From Coronavirus to Climate Crisis

The Climate emergency must be next crisis we tackle says Alison Johnstone.

It’s a strange time for all of us, so it has been good to see schools, nurseries and communities working hard to bring a degree of normality to the lives our young people. From the teachers taking senior phase pupils through unrecognisable qualifications to those who have taken to social media to provide playful learning and fitness videos to keep our little ones active, there has been a mobilisation during this crisis to keep young people engaged, occupied and less worried.

Young people can be incredibly resilient. I was full of admiration for the climate strikers who refused to let the lockdown stop them from being heard about the climate emergency last Friday, taking to social media with the #ClimateStrikeOnline hashtag to keep up awareness of that other looming threat which hangs over us, and to link up with other young people around the world.

Linking with other people is the biggest challenge for all of us these days. For all the usefulness Twitter and Facebook have, they do not replace face-to-face intimacy. As this crisis goes on, some people may struggle with feelings of isolation.

Any form of self-isolation can take a huge toll on mental health, and social media can sometimes be an echo chamber for a rolling news media focused almost entirely on this public health crisis. This applies to our young people too, for whom social interaction with large groups is a daily occurrence at school. Those social networks are incredibly important to them, and once the Easter holidays are over there may be a realisation that the novelty of home schooling has worn off.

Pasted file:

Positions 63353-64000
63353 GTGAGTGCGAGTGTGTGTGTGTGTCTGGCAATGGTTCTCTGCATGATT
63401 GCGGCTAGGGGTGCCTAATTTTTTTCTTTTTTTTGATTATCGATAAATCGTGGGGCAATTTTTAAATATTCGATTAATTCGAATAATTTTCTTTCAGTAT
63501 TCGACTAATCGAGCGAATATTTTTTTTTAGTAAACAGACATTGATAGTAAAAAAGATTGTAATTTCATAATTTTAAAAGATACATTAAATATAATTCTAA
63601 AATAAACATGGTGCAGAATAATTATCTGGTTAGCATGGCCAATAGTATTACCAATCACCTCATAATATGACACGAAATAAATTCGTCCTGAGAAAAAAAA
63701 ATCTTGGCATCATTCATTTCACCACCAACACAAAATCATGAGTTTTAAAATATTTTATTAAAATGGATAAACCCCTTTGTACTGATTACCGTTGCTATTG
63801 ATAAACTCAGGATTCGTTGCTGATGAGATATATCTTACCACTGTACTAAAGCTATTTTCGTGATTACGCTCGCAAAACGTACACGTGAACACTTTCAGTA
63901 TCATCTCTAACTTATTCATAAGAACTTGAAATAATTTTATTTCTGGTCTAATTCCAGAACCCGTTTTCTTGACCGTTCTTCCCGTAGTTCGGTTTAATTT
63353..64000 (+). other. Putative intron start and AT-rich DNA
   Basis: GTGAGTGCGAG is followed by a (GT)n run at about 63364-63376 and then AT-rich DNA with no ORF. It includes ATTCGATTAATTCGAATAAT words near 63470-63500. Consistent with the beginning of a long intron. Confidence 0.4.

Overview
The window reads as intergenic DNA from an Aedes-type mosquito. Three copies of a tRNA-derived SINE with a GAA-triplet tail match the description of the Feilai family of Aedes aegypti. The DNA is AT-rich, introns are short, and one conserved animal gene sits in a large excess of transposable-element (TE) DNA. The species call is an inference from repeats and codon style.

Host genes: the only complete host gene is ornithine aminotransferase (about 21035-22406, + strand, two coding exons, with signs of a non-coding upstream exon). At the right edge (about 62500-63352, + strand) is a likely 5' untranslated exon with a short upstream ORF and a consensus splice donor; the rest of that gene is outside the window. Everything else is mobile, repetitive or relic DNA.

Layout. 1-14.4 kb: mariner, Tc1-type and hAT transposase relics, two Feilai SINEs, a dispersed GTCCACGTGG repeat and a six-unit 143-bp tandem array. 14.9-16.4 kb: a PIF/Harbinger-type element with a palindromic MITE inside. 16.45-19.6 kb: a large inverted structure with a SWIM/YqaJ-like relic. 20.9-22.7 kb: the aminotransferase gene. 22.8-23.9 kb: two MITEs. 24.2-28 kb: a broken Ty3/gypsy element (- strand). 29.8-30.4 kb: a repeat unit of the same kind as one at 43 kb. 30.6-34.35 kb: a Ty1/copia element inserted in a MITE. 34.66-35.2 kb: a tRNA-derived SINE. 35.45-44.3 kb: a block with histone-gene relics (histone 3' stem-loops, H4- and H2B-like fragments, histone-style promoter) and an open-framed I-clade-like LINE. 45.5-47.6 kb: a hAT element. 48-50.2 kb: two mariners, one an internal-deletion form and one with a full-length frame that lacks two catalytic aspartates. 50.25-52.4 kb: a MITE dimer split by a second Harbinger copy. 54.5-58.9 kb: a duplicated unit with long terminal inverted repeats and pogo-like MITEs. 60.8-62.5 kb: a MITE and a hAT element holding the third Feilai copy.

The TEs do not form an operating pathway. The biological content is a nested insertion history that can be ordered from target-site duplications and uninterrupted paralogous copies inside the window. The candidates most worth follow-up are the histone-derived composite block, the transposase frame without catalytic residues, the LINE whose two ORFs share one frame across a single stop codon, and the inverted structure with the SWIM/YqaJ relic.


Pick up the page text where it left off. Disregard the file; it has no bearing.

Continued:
More and more people are using video conferencing software to ­connect, giving us a chance to see each other’s faces and have an off-the-cuff conversation about the little things. It’s a great idea to let small children discover this joy too, so they can indulge in the social interactions that help them develop.

It can also be an opportunity to raise issues outwith the news cycle, as so expertly demonstrated by the young people in Scotland on the climate strike. A video conference allowed them to discuss concerns at a time when that issue has fallen down the agenda.

The postponement of the COP26 climate summit in Glasgow, for example, was inevitable in the current circumstances. It would have been almost impossible to make the necessary preparations and negotiations ahead of the conference, and there is no guarantee that all countries will be out of this crisis by November.

But the climate emergency won’t go away. While the drop in traffic ­pollution and commercial flights might be good news for the planet in the short term, the cost of the virus will be a human one. These reductions in emissions are only temporary, while action on the climate emergency has been derailed.

That said, some of the changes we’re implementing present a new way of looking at things. When even the president of the AA says that “people travelling up and down motorways just to hold meetings is inefficient, expensive and not good for the environment. I think use of roads and rail and indeed bus will be reduced after this crisis,” there is hope. We are learning the value of community, a proper safety net for people’s incomes and that governments can intervene to help us a lot more than they normally say they can.

It is something our children will remember.